I not long ago finished watching the extended cut of Ridley Scott’s rightly-acclaimed American Gangster, and although I see no point in calling this a review after already giving my opinion on the Theatrical version…I would like to add that I think this version, although long (I watched it in two sittings, one laaaate last night, the other this afternoon) is my preferred version, as it adds more flashbacks to Frank Lucas’ mentoring with his boss Bumpy Johnson, which I think add a whole lot to the movie – and overall I think I enjoyed the film more this time around.
Both cuts don’t differ that much, so if all you have seen is the theatrical version, then thats all well and good and you’re not missing a great deal – but if you are approaching American Gangster for the first time, seek out the 2 disk special edition which has both cuts of the film…and make your own mind up.
This epic gangster tale follows the true story of small time Harlem gangster Frank Lucas (Denzel Washington) who during the 70s lead the market in drug trafficking in New York, soon becoming more wealthy and respected than even the Mafia. Hot on his heels is Russell Crowe as Richie Roberts, one of the few remaining incorruptible Cops in New York who finds himself battling the drug dealers and his fellow cops too ready to take payment and turn a blind eye.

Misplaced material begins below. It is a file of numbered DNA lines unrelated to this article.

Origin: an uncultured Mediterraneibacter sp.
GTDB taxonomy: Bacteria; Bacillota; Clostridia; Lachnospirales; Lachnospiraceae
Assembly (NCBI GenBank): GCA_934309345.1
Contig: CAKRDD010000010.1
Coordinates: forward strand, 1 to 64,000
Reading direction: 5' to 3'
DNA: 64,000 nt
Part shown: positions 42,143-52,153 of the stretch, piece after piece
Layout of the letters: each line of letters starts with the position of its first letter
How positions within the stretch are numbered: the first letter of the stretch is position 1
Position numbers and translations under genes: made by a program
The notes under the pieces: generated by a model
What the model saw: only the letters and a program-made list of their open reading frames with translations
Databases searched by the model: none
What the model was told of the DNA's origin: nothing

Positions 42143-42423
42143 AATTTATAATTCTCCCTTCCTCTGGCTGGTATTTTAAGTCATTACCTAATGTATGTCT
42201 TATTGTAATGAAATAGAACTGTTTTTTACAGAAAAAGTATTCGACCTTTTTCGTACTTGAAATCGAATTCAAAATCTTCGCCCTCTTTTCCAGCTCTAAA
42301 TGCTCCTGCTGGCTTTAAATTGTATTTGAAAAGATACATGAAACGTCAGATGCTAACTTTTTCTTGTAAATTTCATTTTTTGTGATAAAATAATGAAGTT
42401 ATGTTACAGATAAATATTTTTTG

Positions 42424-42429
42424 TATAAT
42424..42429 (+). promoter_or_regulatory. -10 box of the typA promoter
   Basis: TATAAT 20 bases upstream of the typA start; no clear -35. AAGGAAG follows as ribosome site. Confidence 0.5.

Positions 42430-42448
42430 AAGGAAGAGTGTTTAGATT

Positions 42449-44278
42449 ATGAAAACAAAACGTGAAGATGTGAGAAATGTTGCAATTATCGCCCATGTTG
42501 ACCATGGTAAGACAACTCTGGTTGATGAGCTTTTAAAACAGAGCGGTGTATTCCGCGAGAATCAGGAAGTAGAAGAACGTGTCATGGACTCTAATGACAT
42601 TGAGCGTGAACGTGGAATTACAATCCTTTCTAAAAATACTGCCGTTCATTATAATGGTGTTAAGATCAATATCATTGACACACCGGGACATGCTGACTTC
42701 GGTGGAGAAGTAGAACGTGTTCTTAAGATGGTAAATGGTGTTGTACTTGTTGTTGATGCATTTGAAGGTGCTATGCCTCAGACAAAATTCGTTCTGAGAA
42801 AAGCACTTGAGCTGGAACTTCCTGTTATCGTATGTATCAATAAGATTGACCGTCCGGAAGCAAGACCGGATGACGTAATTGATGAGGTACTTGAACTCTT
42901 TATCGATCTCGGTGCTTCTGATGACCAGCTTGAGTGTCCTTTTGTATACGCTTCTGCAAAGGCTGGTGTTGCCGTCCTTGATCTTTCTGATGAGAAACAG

Although rather complex (and at times a little vague with the details), this atmospheric movie still pulled me in with Denzel’s as expected power-house performance as the charismatic Frank Lucas, as well as Crowe’s surprisingly softer edged Richie proving he doesn’t need to play hard men to deliver the goods.
Even though director Ridley Scott is not normally the person I would associate with this sort of story (that honour would normally go to Martin Scorsese or Spike Lee), I am happy to report that he has made an intelligent and gripping film that is shot through with his usual superb attention to detail (New York is transformed wonderfully into the 70s and you don’t doubt it for a second). Saying that, I feel that like Scorsese’s Goodfellas / Casino the film would have benefited from a voice over (probably from Crowe’s character). Also for this material the film is pretty tame when it comes to violence, although still disturbing during its drug taking sequences and the fact Lucas smuggled back heroine in dead Marines coffins. Shudder. Also some of the other characters are a little wafer thin, especially Cuba Gooding Jnr’s rival gangster whose presence brings little to proceedings, verging on the pointless.
Overall though, this is well worth your time and proves once again that Denzel Washington is one of the best around and Ridley Scott just doesn’t know how to make a bad film, even if he isn’t quite the master of the gangster pic just yet.
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